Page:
Avoiding Fakes

Hi All,

Our popular apps are faked by a someone with just email address on their app profile. The mistake they did is, they even included some of the assets from us in their application.

Any suggestion on how to get rid of these people from Play Store?

So they completely eviscerated the app - so it (mostly) looks different ? And they removed the ad ids etc. so you won’t get ad revenue either ?

One tack to take is that the app could “potentially” be a “fake app which is potentially a virus app” - as reported recently with fake apps:

http://www.net-security.org/secworld.php?id=13860
Privacy-invading module found in thousands of apps on Google Play
Posted on 29 October 2012.


She detected one such app after downloading by mistake a fake Flash Player from Google’s official Android market and getting warned about its malicious nature by her company’s own mobile security app:

Similar article:

http://blogs.mcafee.com/mcafee-labs/unwanted-apps-in-google-play-pose-as-fake-av
Unwanted Apps in Google Play Pose as Fake AV
Thursday, May 10, 2012 at 11:47am by Carlos Castillo

This article seems relevant to your predicament - i.e. the “confusingly similar”:

http://arstechnica.com/gaming/2012/08/google-play-cracks-down-on-confusingly-similar-apps/
Google Play cracks down on “confusingly similar” apps
New developer policies also place limits on spam, ads, billing.
by Kyle Orland - Aug 1 2012, 12:10pm EDT


The most important change for the unsavvy consumer might be the new restrictions on copycat apps. Now, these knock-offs “must not have names or icons that appear confusingly similar to existing products.” That new policy should be useful in combatting apps like Infinity Blade II, a fake version of Chair Entertainment’s popular iOS game that surfaced on Google Play recently, or Temple Run, which appeared in many forms on Google Play before the official version was ready. Apps with names like “Irate Birds” or “Snip the Rope” might also come under fire for being “confusingly similar,” depending on how strictly Google plans to enforce the clause.

But with over 600,000 apps and counting on the service, it’s going to be hard for the company to ferret out every single copycat on its own. Google will likely rely on users and developers to report the mimicry in a manner similar to that for reporting copyright infringement.

http://support.google.com/bin/request.py?&product=androidmarket&contact_type=lr_dmca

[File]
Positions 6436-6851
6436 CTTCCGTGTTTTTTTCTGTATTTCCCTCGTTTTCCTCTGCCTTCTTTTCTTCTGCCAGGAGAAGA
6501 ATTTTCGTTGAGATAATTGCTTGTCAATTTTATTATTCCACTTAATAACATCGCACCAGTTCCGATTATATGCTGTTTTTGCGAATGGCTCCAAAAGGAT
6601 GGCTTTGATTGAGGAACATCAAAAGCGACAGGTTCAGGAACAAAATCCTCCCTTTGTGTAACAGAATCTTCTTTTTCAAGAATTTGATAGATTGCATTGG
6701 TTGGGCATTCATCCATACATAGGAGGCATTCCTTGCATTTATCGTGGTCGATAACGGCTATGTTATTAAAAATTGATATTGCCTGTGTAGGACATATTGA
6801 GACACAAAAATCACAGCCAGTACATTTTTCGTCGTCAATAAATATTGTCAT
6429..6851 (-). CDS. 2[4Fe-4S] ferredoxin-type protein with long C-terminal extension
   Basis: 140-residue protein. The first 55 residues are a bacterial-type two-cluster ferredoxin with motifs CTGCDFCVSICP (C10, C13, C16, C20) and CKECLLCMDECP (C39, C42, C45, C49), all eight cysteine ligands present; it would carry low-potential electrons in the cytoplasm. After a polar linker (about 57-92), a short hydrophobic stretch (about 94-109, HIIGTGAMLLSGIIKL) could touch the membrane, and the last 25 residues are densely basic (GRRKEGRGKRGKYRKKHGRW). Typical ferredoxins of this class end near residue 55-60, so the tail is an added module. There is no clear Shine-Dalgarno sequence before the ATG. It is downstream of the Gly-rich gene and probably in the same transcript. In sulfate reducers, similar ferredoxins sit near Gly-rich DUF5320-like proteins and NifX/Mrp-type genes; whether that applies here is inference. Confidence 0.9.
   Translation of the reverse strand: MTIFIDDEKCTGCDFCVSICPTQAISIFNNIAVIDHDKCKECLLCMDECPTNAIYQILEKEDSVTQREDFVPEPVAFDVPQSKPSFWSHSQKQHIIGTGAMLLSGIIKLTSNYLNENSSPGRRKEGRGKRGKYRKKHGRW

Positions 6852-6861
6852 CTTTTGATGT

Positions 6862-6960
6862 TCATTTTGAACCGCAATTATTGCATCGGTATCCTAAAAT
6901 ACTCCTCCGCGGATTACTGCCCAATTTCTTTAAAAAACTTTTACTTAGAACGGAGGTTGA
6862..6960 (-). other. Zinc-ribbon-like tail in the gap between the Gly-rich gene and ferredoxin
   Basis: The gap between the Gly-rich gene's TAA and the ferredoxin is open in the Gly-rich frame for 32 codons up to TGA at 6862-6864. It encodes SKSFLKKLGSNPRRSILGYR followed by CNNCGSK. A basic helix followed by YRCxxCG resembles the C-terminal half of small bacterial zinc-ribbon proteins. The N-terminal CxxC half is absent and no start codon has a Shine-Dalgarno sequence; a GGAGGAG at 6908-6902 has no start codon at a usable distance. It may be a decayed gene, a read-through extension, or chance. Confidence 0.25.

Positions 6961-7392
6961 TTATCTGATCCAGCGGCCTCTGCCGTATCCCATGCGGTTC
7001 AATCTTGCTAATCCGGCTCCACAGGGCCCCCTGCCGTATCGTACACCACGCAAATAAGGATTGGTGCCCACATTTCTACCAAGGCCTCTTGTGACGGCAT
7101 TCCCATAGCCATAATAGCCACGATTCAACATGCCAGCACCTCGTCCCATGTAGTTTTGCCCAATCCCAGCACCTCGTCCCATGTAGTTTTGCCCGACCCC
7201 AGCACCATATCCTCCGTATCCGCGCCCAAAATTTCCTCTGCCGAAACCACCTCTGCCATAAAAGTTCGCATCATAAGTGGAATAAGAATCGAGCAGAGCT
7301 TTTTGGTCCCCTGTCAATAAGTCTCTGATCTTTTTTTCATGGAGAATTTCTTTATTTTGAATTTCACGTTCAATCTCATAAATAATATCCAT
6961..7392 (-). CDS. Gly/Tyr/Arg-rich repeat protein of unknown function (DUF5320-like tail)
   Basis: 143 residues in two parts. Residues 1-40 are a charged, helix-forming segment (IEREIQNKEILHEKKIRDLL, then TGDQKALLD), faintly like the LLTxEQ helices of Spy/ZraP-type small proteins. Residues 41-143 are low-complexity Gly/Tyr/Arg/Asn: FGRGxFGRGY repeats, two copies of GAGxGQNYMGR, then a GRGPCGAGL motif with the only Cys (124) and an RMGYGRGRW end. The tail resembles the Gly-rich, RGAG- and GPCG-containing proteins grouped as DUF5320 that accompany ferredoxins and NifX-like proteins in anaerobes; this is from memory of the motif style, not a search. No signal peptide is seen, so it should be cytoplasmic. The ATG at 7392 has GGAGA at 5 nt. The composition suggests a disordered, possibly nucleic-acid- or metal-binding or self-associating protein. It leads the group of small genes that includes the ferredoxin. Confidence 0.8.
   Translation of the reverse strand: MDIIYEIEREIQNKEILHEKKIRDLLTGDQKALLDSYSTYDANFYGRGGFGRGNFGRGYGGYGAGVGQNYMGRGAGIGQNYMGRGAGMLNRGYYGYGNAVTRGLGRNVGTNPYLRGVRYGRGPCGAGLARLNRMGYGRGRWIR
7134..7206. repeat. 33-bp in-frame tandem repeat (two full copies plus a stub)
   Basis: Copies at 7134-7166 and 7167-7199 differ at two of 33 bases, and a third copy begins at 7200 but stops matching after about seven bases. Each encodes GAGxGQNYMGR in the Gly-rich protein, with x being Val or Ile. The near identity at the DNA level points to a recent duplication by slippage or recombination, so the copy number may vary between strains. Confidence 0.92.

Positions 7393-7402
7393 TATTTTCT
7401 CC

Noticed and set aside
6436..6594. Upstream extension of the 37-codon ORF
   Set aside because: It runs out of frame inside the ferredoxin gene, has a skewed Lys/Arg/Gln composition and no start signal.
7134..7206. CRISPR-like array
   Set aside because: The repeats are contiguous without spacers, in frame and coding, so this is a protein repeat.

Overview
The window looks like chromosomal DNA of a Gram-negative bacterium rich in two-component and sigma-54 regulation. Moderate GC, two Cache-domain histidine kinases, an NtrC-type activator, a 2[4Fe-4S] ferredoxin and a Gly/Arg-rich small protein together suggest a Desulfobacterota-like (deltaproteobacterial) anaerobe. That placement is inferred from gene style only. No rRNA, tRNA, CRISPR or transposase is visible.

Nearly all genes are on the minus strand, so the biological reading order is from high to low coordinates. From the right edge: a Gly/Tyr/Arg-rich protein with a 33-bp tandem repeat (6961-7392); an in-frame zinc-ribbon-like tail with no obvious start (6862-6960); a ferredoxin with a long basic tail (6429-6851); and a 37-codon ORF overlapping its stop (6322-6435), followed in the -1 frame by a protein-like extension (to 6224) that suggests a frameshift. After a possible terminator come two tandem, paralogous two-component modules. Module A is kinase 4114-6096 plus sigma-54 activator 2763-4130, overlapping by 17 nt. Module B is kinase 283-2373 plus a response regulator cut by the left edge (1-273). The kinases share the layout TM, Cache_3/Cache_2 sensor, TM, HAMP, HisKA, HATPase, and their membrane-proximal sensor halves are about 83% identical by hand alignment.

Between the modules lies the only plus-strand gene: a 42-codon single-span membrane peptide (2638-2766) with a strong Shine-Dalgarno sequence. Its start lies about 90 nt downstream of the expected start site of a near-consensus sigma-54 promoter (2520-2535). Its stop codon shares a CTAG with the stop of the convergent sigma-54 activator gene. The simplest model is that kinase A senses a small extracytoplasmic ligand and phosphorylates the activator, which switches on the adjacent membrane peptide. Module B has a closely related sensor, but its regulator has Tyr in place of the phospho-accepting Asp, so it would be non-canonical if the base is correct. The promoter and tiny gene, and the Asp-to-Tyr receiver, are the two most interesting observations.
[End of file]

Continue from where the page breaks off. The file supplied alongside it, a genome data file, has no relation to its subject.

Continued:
The link given above:

http://support.google.com/bin/request.py?&product=androidmarket&contact_type=lr_dmca

It asks for URL for where you show your copyrighted work and that of the alleged infringer.

What you could do is setup a webpage where you do comparison of your app to the infringer - perhaps opening it to the page/asset where it shows an exact version of your material - and capturing a screenshot of it (using some screenshot app).

Putting your case into a webpage would be convenient for them also to reference.

Here is another way going through Google Play itself:

http://support.google.com/googleplay/bin/answer.py?hl=en&answer=2479847
Reporting a Malicious or Inappropriate App


We’ll review flags for hate speech, spam, nudity, malicious behavior, and other violations of our Terms of Service.

If you’ve found a malicious or inappropriate app, please report it to our team by following these steps:

From Google Play, visit the app’s description page
Scroll to the bottom of the page
Touch “Flag as inappropriate”
Select the reason for the flag, and then touch “Submit”

adforandroidapps,

Thanks for great reply. People like you make this forum worthwhile.

Yes the developer changed his app UI (For which I should credit him). But essentially looked at the api’s we are using and is exactly using the same API’s and third party libraries(By decompiling our code). The developer also made his app names very similar and icons very similar (If we used a man doing something, he used exact same pose but instead put a woman in that place like techniques).

The developer stole at least 1 Million downloads from us.

Well if it is not using same assets, and is essentially reverse engineering just the format - then it maybe hard.

Unless you can compare code and show is similar or something. Or the app is fairly comples - if the app is simple, it could be argued there is only one way to do it.

Perhaps a solution is to use some JNI/native stuff - and obfuscate that as well - i.e. use random names a(), b() for the external JNI calls.

I assume you are using proguard when you compile in eclipse to obfuscate as much as possible (though supposedly that can be reversed also).

Use proguard. And regarding the assets, move them to the /assets folder and use some kind of fast scrambling (xor with a fixed number comes to mind) which should be enough to stop the kiddies.

You could also contact Google, but I’m afraid they won’t do anything about it, otherwise there wouldn’t be any clones on Google Play, and as we all know, there are plenty.

Androider could you elaborate on hiding resources in the assets folder? I have this problem with my apps too.